Tuna are incredible fish. They're big – weighing up to 700 kilos. And they're fast – accelerating faster than a sports car. They can dive 250 metres in less than a minute. They can sell for millions of dollars for just one fish. They are the central part of the diet of millions of people (and cats!). And they are running out.
Tuna are kings in the ocean. Their silver scales glint as they speed through the water. They are top predators and can make short work of other shoals of fish when it comes time for feeding. The majestic bluefin's value is astronomical. In January 2013 a single fish, weighing 222 kilograms, sold at Japan’s fish market for a staggering $1.8 million dollars.
Tuna can travel thousands of kilometres in their lifetime, but they can't outrun the fishing boats any more, unless we can give them ocean sanctuaries where they can have time to recover their numbers.
The increasing demand for the world's favourite fish gives no incentive to scale back the rampant overfishing. Nor are tuna the only victims – sharks, turtles, seabirds and other marine life are casualties of some of the giant nets and many thousands of hooks out there hunting down tuna. There are techniques that aren't so damaging – like the pole and line method. Many fishermen are making a good and, crucially, sustainable business out of operating in this way.
If we change our buying habits and support sustainable fishing practises like this, we can change the story of tuna.
Where have all the tuna gone?
Tuna is not just one type of fish – there are many species of varying colour and size, widely distributed across the oceans of the world. There are seven important commercial species of tuna and many more smaller related species. However, our appetite for tuna – for sandwiches and sushi – is pushing some species of the fish closer and closer to commercial extinction.
Populations of all three species of the magnificent bluefin tunas, the most iconic and commercially valuable of all tuna species, are on the brink of collapse. Atlantic bluefin is listed on the IUCN Red List of Threatened Species as Endangered and southern bluefin as Critically Endangered. Pacific bluefin has less than 5%, of its population left, similar to southern bluefin. And yet we keep fishing them!
Bigeye are following their bluefin cousins with an IUCN rating of Vulnerable – just below Endangered. And yellowfin and albacore are hot on their tails at Near Threatened with all populations in decline and some already overfished. Even in areas like the Western and Central Pacific Ocean, where they were plentiful just a few years ago – tuna are now in trouble. If they are to avoid going the way of the bluefins, then we need to dramatically reign in the tuna fishing industry and make ocean sanctuaries in key areas to help the fish populations recover.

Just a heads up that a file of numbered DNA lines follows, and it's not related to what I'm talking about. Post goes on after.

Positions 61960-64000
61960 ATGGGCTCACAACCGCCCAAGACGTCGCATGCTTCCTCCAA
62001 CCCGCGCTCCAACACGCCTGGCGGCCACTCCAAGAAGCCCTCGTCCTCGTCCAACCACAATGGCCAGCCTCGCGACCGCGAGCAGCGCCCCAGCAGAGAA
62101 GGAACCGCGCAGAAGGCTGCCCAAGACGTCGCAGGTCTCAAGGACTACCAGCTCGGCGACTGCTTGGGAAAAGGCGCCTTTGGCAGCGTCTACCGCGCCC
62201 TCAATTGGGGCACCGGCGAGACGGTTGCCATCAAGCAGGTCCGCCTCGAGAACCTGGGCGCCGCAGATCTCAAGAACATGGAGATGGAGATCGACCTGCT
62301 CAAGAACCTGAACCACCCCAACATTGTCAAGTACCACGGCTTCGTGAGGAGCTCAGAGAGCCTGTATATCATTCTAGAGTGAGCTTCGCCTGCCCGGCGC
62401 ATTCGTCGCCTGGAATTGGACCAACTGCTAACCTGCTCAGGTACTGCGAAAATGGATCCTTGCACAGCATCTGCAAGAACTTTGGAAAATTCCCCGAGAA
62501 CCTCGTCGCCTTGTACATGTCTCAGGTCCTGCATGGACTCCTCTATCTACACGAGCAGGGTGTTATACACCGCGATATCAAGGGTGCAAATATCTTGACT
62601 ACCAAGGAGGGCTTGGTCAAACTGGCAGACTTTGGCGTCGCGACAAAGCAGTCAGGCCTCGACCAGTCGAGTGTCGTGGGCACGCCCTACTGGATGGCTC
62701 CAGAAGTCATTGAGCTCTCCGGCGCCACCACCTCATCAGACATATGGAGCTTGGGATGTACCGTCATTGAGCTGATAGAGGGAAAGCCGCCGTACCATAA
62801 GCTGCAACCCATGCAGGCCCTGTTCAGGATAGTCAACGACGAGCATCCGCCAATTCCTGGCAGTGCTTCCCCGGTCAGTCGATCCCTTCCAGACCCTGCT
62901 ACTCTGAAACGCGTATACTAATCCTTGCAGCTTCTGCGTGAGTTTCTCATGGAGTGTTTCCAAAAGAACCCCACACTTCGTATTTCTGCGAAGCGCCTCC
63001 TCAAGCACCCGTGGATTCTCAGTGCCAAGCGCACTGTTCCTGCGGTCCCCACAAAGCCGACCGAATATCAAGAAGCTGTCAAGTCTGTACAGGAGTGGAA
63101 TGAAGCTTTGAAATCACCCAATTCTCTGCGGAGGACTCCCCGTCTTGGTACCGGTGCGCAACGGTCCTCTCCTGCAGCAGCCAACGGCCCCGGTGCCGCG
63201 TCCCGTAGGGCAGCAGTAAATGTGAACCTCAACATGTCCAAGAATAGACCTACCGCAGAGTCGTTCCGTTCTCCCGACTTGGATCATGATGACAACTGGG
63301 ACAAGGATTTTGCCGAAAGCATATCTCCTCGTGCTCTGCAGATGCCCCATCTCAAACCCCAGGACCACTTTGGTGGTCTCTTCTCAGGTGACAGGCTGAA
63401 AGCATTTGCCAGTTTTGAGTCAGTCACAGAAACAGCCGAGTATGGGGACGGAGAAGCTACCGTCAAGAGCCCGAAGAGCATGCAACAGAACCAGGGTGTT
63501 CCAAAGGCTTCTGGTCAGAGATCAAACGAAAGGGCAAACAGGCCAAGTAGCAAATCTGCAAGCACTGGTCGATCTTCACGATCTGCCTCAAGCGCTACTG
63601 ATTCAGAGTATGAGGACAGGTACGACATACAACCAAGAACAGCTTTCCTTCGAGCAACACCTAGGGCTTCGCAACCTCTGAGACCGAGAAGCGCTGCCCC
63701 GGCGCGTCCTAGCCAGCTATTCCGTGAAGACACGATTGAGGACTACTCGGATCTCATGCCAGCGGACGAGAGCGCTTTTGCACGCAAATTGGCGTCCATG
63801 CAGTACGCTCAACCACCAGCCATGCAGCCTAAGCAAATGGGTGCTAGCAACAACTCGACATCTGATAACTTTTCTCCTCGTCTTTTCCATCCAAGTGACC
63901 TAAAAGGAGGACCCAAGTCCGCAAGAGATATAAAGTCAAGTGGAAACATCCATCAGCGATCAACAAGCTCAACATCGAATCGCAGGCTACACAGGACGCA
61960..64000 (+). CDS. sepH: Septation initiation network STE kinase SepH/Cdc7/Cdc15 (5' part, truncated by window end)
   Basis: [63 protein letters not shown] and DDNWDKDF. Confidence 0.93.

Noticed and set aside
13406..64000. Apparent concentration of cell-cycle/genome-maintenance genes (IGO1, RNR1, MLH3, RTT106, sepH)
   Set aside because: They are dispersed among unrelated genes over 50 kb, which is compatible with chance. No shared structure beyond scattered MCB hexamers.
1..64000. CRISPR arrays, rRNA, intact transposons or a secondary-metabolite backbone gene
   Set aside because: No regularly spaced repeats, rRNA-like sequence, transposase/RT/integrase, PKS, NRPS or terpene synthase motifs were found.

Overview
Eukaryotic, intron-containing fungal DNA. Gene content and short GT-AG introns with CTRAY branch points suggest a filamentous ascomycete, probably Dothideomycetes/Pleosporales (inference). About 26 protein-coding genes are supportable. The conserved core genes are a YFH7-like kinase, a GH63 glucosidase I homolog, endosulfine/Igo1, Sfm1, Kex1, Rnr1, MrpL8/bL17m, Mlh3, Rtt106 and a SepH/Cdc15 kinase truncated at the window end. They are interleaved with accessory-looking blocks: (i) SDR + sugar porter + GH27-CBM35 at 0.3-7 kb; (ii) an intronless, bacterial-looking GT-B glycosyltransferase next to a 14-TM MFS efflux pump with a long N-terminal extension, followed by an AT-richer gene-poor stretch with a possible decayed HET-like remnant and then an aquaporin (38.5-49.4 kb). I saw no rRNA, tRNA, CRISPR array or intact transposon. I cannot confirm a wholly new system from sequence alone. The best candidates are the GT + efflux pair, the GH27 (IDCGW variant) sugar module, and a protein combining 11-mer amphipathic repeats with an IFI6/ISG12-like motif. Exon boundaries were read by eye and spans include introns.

The last and most plentiful of the big seven – skipjack – is caught more than any other type of tuna. It's the one most likely to end up in catfood and cans.
While skipjack is not yet overfished, if the current rate of catch continues it will be. In addition, the methods used to net skipjack all too often catch young yellowfin and bigeye as well, threatening these species further.
More tuna trouble
Numerous other marine species are hooked and netted across the oceans in the hunt for tuna. More than 100 million sharks, and tens of thousands of turtles are killed every year as bycatch.
And as with all fishing fleets, advances in technology mean bigger and bigger ships – floating tuna factories – are now able to take as much tuna in two days as some countries can take in a year.
Of course the pirate fishing fleets are always on standby to steal from any countries waters. Often they transfer their illegal catch far out at sea into "legal" processing boats, effectively laundering their stolen fish and making it almost impossible to trace. We can easily stop this practise by banning the transfer of fish at sea and insisting boats come into port, where the catch can be checked and verified.
Some legal fishing companies are almost as bad as the pirates when it comes to tuna. A "sweetheart deal" sounds like something you would want – right? Not in this case. It means countries and rich multinationals offering a fraction of the value of the tuna catch in return for licenses to fish in the waters of coastal states. Sometimes they pay as little as five percent of the value of the fish. It's just wrong.
So how can we put it right?
The first part of the answer is always cut down the number of boats on the water – starting with the biggest and baddest. There are simply too many boats chasing too few fish. Make sure those remaining are using methods that don’t have bycatch issues – like pole and line.
Secondly – create oceans sanctuaries. We need to protect the tuna populations that are left, and give them time to recover. A network of sanctuaries across 40 percent the world's oceans will give all marine species that healing time. Strategically placed sanctuaries that defend the breeding and spawning grounds of the tuna will bring a new generation of the kings of the sea.
The last part of the answer is always in your hands. Don't buy endangered tuna. Don't let your local supermarket or restaurant sell it. If you see tuna in a tin or on a menu, ask where it came from and how it was caught. If you can’t be sure it was caught well, from healthy stocks – then don't buy it. Save this page in your smartphone if you have one – and show your local retailers this story.